American Journal of Neuroradiology vol:15 issue:7 pages:1247-54; discussion 1255-7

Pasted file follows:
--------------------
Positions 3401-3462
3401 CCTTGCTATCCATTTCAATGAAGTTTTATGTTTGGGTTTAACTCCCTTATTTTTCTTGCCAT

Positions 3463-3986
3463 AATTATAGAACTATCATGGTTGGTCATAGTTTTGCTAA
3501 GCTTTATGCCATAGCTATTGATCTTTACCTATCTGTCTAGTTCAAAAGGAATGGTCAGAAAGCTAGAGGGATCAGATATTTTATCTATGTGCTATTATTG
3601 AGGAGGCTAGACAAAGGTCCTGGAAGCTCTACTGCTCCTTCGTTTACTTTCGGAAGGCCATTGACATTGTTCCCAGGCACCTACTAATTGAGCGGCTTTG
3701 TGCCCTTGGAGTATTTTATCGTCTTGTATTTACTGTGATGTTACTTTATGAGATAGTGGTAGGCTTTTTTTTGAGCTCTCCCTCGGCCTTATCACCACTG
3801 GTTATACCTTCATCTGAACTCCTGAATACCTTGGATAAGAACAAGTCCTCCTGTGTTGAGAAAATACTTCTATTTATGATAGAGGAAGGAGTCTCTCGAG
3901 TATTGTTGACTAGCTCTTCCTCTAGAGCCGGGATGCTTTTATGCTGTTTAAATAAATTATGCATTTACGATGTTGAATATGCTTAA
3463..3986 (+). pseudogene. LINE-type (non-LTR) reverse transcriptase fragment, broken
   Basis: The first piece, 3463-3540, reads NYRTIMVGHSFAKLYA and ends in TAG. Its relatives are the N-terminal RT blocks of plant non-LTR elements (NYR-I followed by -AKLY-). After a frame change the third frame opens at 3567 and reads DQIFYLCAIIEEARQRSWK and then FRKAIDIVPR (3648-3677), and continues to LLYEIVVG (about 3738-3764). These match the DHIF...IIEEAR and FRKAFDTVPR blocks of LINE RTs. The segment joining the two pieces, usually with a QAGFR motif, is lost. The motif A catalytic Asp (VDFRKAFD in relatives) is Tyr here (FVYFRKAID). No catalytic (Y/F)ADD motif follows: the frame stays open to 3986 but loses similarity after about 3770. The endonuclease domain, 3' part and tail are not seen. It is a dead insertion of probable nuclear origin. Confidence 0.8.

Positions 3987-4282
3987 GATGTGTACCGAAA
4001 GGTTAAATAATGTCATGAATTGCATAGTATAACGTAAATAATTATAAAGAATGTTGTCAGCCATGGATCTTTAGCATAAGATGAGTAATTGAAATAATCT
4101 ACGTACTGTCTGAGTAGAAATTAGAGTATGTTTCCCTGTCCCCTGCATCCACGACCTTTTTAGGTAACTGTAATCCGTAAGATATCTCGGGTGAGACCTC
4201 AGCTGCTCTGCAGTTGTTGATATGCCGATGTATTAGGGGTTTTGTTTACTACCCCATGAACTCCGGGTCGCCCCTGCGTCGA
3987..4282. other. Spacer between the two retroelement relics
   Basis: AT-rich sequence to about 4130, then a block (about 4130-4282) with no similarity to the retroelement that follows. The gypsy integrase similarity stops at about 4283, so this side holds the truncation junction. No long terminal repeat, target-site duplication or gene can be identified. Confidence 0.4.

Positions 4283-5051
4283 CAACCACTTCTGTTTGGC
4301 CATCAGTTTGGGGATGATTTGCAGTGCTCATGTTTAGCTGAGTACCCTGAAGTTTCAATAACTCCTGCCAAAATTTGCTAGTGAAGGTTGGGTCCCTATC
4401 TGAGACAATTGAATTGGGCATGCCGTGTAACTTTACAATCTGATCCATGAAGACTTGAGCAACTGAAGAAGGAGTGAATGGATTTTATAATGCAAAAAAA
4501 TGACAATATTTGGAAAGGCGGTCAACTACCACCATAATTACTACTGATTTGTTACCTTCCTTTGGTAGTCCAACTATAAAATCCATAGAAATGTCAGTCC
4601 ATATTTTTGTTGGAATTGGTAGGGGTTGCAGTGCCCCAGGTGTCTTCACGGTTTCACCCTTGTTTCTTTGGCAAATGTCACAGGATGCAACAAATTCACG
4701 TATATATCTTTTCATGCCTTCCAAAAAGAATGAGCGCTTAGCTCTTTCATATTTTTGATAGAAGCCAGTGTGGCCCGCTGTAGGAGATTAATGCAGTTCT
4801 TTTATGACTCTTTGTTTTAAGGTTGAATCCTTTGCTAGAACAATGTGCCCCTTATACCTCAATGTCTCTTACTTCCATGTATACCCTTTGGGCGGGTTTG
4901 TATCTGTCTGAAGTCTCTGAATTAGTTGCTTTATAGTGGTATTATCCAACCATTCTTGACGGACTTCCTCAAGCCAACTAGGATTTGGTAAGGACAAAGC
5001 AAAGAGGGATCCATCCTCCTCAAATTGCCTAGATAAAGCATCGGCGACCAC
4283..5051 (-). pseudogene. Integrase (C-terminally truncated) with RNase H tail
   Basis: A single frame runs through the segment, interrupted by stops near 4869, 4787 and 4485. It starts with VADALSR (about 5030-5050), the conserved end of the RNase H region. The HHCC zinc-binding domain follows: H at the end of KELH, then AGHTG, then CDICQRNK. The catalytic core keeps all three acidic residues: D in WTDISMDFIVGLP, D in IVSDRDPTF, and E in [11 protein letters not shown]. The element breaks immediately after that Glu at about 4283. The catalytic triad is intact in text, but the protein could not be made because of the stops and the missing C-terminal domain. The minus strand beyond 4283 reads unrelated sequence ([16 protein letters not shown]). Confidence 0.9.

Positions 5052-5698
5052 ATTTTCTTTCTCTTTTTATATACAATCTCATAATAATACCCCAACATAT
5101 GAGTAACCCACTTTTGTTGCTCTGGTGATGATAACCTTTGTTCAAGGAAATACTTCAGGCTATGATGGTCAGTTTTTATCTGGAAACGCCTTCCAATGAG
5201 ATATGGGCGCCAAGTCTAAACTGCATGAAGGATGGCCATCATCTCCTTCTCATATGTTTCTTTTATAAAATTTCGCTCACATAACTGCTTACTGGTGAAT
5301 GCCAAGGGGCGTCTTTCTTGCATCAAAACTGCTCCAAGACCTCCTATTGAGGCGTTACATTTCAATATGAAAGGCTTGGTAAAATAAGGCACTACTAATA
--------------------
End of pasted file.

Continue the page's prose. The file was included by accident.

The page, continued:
PURPOSE: To study the clinical and radiologic findings in 15 patients presenting with both developmental venous anomalies and cavernous angiomas and to determine which lesions caused the acute clinical symptoms. METHODS: Lesions were infratentorial in 7 patients and supratentorial in 7 other patients. In one patient the developmental venous anomaly was infratentorial and the cavernous angioma supratentorial. In all 15 patients clinical examination and CT were performed. In 10 patients MR was performed at the time of the initial CT scan. In 5 patients only late MR is available. RESULTS: Acute clinical signs were present in 9 patients (epilepsy, hemiplegia, meningeal signs, cranial nerve deficit). On CT the cavernous angioma was missed in 9 patients, in 6 patients because of acute hemorrhage. On MR the cavernous angioma was missed in 1 of 2 cases with acute hemorrhage but seen in all other patients. On repeat MR all cavernous angiomas were correctly identified. On CT, 11 developmental venous anomalies were seen. On MR all developmental venous anomalies were seen. CONCLUSIONS: The frequent association of developmental venous anomalies and cavernous angiomas is confirmed. MR is superior to CT in the detection of both cavernous angiomas and developmental venous anomalies. Furthermore our data support the hypothesis that cavernous angiomas and not the developmental venous anomalies cause the acute clinical symptoms because of hemorrhage.